But, despite this exploit, the stone had already been thrown, and, in the course of 1922, he moved to Germany, first in Hannover then in Altona, near Hamburg. In the first city between 1922 and 1923 he assiduously met Kurt Schwitters collaborating in the creation of Merzbau, a sort of sculpture-construction the German Dadaist  made inside his home, and which, started in the living room,  gradually grew through the different floors, engulfing the house. A series of futur-dadaist collages (such as Dada) testifying Baldessari’s great opening to Dadaist poetics, were accomplished in those years.

In Hannover, the meeting with Frederick Vordemberge-Gildewart was also fundamental. He introduced him to the area of ​​the “Die Abstrakten Gruppe”, whose attendance produced around 1923-1924 a new experimental season with works of an abstract-geometric nature, such as the wonderful Composizione Rosso Venezia (Composition Red-Venice), of 1924. In short, two fundamental encounters for Baldessari, especially considering the fact that, a few years later, in 1934, in Milan on the occasion of Gildewart’s exhibition at the Galleria del Milione, the critic Siegfried Giedion prophetically wrote that «… when someone in fifty years will ask which painter of our times has lived in the city of Hannover, there will be only two names left: the painter Vordemberge-Gildewart and the Dadaist painter and poet Kurt Schwitters».

At this point, having reached almost the limits of the avant-garde experiments of the time, Baldessari suffered a sort of crisis of growth: he had tried everything, with conviction, but he felt that nothing of all those experimentations was his true path. Besides, nothing of all this fed him …

The only certainties were on one side  his innate love for painting, and on the other his vital need. In fact, during a temporary return to Italy, around 1925, he realized that his Dadaist and abstract experiments were not understood at all, while  Futurism itself seemed almost to have fallen out of favor.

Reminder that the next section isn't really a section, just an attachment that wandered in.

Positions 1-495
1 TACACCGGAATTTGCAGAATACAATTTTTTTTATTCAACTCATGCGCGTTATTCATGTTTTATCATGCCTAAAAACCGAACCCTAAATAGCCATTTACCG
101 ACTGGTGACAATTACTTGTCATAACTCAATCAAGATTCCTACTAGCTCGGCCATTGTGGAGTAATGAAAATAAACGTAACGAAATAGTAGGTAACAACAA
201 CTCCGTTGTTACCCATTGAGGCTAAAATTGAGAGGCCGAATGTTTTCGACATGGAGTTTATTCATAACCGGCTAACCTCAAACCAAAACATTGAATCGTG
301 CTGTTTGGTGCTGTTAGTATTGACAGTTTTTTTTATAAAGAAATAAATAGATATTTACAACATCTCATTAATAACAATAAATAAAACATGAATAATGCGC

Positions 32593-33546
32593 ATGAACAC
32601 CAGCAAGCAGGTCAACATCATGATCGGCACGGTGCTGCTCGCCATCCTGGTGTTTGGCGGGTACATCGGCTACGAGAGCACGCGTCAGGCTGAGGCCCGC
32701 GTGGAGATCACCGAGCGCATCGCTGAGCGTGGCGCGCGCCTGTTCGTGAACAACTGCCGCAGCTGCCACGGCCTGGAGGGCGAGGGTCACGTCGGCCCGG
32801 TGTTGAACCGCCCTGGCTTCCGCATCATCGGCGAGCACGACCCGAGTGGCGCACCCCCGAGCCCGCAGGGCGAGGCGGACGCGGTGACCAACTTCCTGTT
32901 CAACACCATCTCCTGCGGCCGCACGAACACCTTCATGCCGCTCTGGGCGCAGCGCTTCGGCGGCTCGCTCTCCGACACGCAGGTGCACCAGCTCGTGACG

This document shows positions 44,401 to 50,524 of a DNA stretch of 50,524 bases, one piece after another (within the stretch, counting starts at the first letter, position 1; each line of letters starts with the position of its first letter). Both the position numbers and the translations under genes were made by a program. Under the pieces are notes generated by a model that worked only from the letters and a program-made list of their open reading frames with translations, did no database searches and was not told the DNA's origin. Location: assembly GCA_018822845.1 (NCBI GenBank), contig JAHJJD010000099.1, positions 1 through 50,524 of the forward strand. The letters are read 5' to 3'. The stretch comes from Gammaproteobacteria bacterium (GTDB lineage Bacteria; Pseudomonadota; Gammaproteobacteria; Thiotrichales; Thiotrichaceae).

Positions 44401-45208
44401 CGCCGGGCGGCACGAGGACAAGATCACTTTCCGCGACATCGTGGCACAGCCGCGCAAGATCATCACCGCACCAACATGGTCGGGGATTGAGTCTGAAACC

There remained only one way to survive: the definitive return to the figurative.

In Hannover, the meeting with Frederick Vordemberge-Gildewart was also fundamental. He introduced him to the area of ​​the “Die Abstrakten Gruppe”, whose attendance produced around 1923-1924 a new experimental season with works of an abstract-geometric nature, such as the wonderful Composizione Rosso Venezia (Composition Red-Venice), of 1924. In short, two fundamental encounters for Baldessari, especially considering the fact that, a few years later, in 1934, in Milan on the occasion of Gildewart’s exhibition at the Galleria del Milione, the critic Siegfried Giedion prophetically wrote that «… when someone in fifty years will ask which painter of our times has lived in the city of Hannover, there will be only two names left: the painter Vordemberge-Gildewart and the Dadaist painter and poet Kurt Schwitters».

At this point, having reached almost the limits of the avant-garde experiments of the time, Baldessari suffered a sort of crisis of growth: he had tried everything, with conviction, but he felt that nothing of all those experimentations was his true path. Besides, nothing of all this fed him …

The only certainties were on one side  his innate love for painting, and on the other his vital need. In fact, during a temporary return to Italy, around 1925, he realized that his Dadaist and abstract experiments were not understood at all, while  Futurism itself seemed almost to have fallen out of favor.

There remained only one way to survive: the definitive return to the figurative.

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The first World War and beyond

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Return to the figurative and then Futurism again